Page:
Maker Crate (Ages 14-104): My Art Making Experience
Maker Crate (Ages 14-104)
My Art Making Experience
I am an artist at heart (not a talented one, but I enjoy the process), so I have been itching to try out Maker Crate since I first saw this subscription!
I am a big fan of the many different KiwiCo lines I have already tried for kids of all ages, so I was eager to see if this craft kit subscription offered the same quality projects and innovativeness that those do. Let’s find out!
About Eureka Crate
The Subscription Box: Maker Crate
The Cost: $29.95 per month + free shipping. Save with longer subscriptions.
The Products: Materials and instructions needed for anyone aged 14 to 104 years to explore new art techniques and complete hands-on arts and crafts projects.
Ships to: The U.S. for free, Canada for $3.95 per month, and worldwide from $4.95-$6.95.
Pros & Cons
- The materials were high-quality and they provided all of the art tools we needed.
- The box was well-organized and there were extra materials, enough to complete several projects after our first art session.
- They provide a bit of history regarding the art method which added an educational aspect.
- The online tutorials included several helpful tips and moved at a slower pace making it easy to follow along.
- There was plenty of room for creativity after the initial guidance was given.
- It looks like there is a great range of art techniques and mediums explored throughout this subscription.
- This would be great as part of a homeschooling curriculum!
- The instructions are only available online through a video tutorial, this may make it less accessible for some.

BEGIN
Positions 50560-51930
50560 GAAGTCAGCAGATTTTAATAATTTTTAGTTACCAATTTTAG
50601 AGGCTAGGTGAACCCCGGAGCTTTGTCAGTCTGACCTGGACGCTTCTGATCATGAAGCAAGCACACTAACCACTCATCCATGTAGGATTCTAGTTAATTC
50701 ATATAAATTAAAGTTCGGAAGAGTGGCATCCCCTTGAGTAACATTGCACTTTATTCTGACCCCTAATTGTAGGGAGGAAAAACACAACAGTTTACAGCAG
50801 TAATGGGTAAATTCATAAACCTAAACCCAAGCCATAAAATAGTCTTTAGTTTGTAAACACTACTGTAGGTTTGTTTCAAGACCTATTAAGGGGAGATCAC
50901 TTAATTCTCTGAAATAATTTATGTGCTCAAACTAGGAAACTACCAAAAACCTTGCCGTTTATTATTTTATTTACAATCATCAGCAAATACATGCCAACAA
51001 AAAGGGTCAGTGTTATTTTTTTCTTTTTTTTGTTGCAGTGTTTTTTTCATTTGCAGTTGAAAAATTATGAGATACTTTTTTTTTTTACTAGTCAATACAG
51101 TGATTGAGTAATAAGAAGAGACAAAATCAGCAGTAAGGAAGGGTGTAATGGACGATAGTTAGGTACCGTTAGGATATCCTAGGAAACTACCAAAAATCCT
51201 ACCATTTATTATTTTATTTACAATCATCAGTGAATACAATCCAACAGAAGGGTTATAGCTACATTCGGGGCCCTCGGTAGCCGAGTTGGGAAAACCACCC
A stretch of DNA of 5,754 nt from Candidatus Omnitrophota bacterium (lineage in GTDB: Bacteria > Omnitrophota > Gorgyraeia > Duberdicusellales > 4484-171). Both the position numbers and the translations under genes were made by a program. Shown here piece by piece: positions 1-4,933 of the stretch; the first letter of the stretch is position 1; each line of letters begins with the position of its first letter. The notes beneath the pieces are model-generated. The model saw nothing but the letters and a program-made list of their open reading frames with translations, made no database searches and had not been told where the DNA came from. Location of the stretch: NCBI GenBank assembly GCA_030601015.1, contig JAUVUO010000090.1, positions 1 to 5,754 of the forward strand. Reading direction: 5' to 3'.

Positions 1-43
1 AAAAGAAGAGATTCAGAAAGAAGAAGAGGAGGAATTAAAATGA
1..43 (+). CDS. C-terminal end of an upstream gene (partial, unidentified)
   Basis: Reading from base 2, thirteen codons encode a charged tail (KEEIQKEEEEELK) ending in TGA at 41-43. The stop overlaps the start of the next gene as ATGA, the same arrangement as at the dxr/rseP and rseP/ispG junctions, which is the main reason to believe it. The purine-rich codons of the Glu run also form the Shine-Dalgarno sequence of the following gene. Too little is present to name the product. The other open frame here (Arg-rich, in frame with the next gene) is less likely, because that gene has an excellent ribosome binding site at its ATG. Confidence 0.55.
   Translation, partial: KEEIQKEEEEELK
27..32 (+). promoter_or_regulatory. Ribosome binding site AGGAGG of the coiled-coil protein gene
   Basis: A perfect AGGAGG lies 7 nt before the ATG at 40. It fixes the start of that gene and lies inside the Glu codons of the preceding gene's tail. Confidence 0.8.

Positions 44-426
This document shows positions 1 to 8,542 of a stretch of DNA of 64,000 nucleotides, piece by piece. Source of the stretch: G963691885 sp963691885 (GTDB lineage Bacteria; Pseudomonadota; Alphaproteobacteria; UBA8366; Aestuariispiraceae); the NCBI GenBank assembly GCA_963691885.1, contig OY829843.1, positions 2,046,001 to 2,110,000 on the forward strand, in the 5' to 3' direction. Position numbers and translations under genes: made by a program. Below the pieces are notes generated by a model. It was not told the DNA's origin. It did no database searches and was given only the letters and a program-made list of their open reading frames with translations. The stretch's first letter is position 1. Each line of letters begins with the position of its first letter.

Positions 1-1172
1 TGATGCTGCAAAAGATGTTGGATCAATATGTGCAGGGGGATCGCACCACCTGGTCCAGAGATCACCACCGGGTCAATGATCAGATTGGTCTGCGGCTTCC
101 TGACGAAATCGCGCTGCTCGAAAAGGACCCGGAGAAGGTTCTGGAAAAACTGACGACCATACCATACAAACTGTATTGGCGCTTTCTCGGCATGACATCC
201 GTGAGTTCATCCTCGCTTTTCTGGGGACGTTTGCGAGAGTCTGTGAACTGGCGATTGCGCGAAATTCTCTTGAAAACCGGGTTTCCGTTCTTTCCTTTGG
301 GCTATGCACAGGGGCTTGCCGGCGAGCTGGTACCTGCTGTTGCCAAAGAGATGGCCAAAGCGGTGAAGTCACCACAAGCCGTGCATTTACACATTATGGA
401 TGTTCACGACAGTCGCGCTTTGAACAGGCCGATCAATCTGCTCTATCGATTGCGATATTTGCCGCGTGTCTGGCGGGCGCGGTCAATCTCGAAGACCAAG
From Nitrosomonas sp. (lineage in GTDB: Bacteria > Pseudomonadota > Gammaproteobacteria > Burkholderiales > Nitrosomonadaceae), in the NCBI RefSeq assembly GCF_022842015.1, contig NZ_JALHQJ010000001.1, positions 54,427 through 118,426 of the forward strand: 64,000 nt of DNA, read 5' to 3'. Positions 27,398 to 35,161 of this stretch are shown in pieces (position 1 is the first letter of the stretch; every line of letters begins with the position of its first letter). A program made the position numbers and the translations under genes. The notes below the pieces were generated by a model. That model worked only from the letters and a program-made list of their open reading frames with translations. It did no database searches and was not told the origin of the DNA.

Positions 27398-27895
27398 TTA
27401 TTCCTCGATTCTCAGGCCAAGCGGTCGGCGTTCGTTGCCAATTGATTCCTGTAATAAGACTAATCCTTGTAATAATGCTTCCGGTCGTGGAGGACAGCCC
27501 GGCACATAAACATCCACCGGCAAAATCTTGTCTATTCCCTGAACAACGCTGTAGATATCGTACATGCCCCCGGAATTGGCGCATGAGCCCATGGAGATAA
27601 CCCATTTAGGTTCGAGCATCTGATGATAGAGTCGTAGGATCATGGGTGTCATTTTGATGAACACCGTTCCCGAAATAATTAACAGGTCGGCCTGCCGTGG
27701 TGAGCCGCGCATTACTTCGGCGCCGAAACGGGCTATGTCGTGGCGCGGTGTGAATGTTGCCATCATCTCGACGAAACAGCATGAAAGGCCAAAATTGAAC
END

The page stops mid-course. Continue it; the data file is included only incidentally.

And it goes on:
- The projects are somewhat time-consuming.
- I had to provide a few things from home such as water, containers, scrap paper, and paper towels, although I’m sure this is to be expected with an art-themed box!
Is It Worth It?
- I think so! I was really impressed with the quality and amount of materials they included. While I might run out of paper, I definitely have plenty of the other supplies to do a few more marbling sessions!
I’d Recommend This If
- You or your child enjoys exploring new art mediums and techniques.
- You enjoy getting creative through hands-on activities.
- You are looking for an art lesson in a box.
How Does it Work?
Each month you’ll receive a box delivered to your door containing all of the high-quality materials you’ll need for that month’s art project. There will also be a Maker’s Guide with some instructions inside. Crates are assigned based on your history so that you never receive the same crate twice.
What’s in Each Box?
The materials you receive each month will depend on the project you receive, but everything seemed to be high-quality and was organized so neatly making it easy to locate everything. I appreciated that the materials looked like they are meant to last and can be used multiple times.
The most important item you will receive is the Maker’s Guide which provides the QR code for accessing your instructions. They also included some inspiration for us and some history about paper marbling.